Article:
ISACA Journal
Volume 1, 2,016 


Actionable Security Intelligence From Big, Midsize and Small Data 

C. Warren Axelrod, Ph.D., CISM, CISSP 

Information security professionals continue to struggle with acquiring and understanding the most relevant and useful data in order to anticipate threats, guard against attacks and determine forensically what happened after a hack occurs. However, despite such efforts, data breaches, such as those recently perpetrated against Target and the US Government’s Office of Personnel Management (OPM), are getting much bigger in scope; more damaging as to consequences; more difficult to monitor, analyze and address; and more costly to resolve.1 Is there anything on the horizon that might make security metrics more effective? The answer: Quite possibly.

What Has Changed?

Over the past five or so years, big data has burst onto the scene along with highly efficient tools for big data storage and analysis. The sources of big data are many, ranging from search data captured by the likes of Google and reported to advertisers to enable targeted marketing, to transaction data from Amazon and other major online retailers and auction sites that identify products that might interest customers, and network traffic monitored by telecommunications companies and used for billing, analysis and other applications.2

This mother lode of data, the development of high-efficiency tools, including open-source products such as software framework Apache Hadoop, and the dramatic drops in the costs of processing and storage, have led to an environment that can be exploited for many purposes—in this case, cybersecurity. Never before has so much information been available to security and risk professionals. In addition, the rapidly evolving creative and innovative benefits from this data and analysis bonanza are being realized.

Nevertheless, results from the cloud, while clearly adding considerably to resources already available to fend off cyberattacks, are by no means the whole story. There is a growing realization by big data analysts of a need for so-called “small data,” which derive from surveys and interviews of subject matter experts, alerts, reports, internal and external audits and assessments, and the like.3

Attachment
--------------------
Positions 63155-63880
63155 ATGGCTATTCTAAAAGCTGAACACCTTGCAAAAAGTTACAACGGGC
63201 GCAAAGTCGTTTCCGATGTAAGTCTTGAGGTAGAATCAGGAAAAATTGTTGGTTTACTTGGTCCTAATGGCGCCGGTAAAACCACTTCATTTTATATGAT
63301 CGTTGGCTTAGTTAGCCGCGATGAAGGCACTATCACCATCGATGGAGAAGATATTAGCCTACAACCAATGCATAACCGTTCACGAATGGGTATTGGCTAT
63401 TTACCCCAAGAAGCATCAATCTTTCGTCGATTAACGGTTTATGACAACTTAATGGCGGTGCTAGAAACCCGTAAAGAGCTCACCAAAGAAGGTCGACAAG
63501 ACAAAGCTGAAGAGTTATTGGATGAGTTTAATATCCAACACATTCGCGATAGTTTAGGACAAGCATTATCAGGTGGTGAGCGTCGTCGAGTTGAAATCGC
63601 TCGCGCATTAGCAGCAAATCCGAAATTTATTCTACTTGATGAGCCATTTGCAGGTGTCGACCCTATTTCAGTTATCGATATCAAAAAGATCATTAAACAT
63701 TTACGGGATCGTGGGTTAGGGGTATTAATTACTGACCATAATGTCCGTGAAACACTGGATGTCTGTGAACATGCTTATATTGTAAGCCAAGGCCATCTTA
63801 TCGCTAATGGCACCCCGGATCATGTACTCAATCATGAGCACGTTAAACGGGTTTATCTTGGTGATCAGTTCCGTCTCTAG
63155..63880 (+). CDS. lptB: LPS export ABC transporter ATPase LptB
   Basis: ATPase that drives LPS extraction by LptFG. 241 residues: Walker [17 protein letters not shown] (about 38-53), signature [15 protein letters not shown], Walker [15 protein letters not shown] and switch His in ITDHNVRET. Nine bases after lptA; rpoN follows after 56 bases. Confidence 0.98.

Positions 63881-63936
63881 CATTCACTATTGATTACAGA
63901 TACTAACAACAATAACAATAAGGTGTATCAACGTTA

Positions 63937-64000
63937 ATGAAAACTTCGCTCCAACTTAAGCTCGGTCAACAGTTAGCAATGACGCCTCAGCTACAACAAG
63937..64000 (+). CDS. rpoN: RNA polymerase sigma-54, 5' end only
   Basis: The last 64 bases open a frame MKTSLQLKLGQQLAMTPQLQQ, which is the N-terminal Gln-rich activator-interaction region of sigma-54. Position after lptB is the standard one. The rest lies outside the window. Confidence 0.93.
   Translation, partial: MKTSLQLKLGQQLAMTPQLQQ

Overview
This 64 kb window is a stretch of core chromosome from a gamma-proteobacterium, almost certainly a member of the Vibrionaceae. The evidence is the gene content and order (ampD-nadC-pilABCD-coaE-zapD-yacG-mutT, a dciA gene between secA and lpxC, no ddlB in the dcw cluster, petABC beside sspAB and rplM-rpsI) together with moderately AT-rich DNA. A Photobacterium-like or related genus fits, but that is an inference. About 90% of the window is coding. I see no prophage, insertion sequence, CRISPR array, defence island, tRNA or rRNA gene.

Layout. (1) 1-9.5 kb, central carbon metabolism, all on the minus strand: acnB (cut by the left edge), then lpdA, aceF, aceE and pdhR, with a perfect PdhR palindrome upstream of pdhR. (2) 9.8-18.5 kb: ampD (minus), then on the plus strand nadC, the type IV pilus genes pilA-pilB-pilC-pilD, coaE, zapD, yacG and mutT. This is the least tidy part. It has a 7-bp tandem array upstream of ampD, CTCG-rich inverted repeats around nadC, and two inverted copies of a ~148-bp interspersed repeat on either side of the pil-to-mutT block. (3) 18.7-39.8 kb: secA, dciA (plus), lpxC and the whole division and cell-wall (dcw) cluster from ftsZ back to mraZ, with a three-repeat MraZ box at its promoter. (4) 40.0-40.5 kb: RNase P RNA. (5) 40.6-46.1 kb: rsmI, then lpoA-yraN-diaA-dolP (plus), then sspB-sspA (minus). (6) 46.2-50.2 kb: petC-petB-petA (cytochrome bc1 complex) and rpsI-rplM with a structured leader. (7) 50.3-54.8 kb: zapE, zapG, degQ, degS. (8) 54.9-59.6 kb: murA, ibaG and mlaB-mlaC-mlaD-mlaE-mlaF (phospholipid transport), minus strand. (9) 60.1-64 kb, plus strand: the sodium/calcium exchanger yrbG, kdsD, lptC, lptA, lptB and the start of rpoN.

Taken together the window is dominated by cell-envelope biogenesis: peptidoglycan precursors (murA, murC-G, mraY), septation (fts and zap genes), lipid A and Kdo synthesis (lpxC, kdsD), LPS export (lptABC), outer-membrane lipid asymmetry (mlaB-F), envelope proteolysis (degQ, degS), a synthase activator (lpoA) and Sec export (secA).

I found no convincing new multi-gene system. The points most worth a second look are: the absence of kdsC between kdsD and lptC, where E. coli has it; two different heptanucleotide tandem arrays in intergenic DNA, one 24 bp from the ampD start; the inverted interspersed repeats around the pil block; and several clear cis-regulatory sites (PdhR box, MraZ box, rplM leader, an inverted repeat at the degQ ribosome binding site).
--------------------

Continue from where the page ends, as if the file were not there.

Furthermore, the myriad of traditional security metrics, which this article calls “midsize data” and which are obtained from logs of network and host intrusion detection systems (IDSs) and intrusion protection systems (IPSs), applications, network and systems firewalls, and the like, must not be forgotten. Data from these sources are aggregated, correlated and analyzed by increasingly sophisticated security information and event management (SIEM) systems. Midsize data can bring further meaning to big data and may also be put into context by small data.

This article shows the synergistic effects of combining big, midsize and small data. It further suggests how one might aggregate, correlate and analyze data to fully understand the business and operational environment that an organization’s computer systems and networks support. From such an understanding emanates focused actions that should be taken to ensure a higher degree of information security.

It should be noted, however, that the collective power of big, midsize and small data does not preclude the need for incorporating value and uncertainty into the mix.4 These characteristics are obtained via small data processes, such as the Operationally Critical Threat, Asset, and Vulnerability Evaluation (OCTAVE) approach to handling risk.5

Big, Midsize and Small Data

The differentiation among big, midsize and small data appears, at first look, to be fairly straightforward. Nevertheless, complexities are introduced when combining analyses of various data sources since they frequently are not in compatible formats. Some tools operate on both structured and unstructured data and others do not. Some unstructured information can add to the analyses of structured data, such as providing business context for network traffic, whereas in other situations, unstructured data yield few benefits because they are not in formats that are mutually compatible.